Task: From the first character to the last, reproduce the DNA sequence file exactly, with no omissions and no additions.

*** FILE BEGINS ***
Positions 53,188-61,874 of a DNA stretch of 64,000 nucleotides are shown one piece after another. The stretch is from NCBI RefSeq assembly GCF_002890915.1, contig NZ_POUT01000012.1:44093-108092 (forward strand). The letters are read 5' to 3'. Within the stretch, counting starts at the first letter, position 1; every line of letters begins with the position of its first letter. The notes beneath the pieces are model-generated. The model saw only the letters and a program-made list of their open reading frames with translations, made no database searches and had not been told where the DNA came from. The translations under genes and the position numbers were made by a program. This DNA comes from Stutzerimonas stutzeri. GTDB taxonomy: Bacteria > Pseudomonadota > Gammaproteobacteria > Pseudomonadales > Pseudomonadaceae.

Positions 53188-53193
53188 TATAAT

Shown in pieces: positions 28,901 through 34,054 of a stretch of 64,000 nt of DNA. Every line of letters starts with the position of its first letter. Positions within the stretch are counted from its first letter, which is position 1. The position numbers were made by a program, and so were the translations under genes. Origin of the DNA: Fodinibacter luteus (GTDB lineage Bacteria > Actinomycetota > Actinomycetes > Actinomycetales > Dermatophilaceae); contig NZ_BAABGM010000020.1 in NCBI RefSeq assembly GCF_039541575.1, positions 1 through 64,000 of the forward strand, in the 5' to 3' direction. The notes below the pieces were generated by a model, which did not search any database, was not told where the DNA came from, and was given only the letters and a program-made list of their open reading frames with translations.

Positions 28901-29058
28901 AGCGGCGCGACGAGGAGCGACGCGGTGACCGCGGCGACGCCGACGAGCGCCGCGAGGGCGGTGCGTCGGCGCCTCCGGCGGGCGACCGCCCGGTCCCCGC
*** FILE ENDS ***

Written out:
Positions 53,188-61,874 of a DNA stretch of 64,000 nucleotides are shown one piece after another. The stretch is from NCBI RefSeq assembly GCF_002890915.1, contig NZ_POUT01000012.1:44093-108092 (forward strand). The letters are read 5' to 3'. Within the stretch, counting starts at the first letter, position 1; every line of letters begins with the position of its first letter. The notes beneath the pieces are model-generated. The model saw only the letters and a program-made list of their open reading frames with translations, made no database searches and had not been told where the DNA came from. The translations under genes and the position numbers were made by a program. This DNA comes from Stutzerimonas stutzeri. GTDB taxonomy: Bacteria > Pseudomonadota > Gammaproteobacteria > Pseudomonadales > Pseudomonadaceae.

Positions 53188-53193
53188 TATAAT

Shown in pieces: positions 28,901 through 34,054 of a stretch of 64,000 nt of DNA. Every line of letters starts with the position of its first letter. Positions within the stretch are counted from its first letter, which is position 1. The position numbers were made by a program, and so were the translations under genes. Origin of the DNA: Fodinibacter luteus (GTDB lineage Bacteria > Actinomycetota > Actinomycetes > Actinomycetales > Dermatophilaceae); contig NZ_BAABGM010000020.1 in NCBI RefSeq assembly GCF_039541575.1, positions 1 through 64,000 of the forward strand, in the 5' to 3' direction. The notes below the pieces were generated by a model, which did not search any database, was not told where the DNA came from, and was given only the letters and a program-made list of their open reading frames with translations.

Positions 28901-29058
28901 AGCGGCGCGACGAGGAGCGACGCGGTGACCGCGGCGACGCCGACGAGCGCCGCGAGGGCGGTGCGTCGGCGCCTCCGGCGGGCGACCGCCCGGTCCCCGC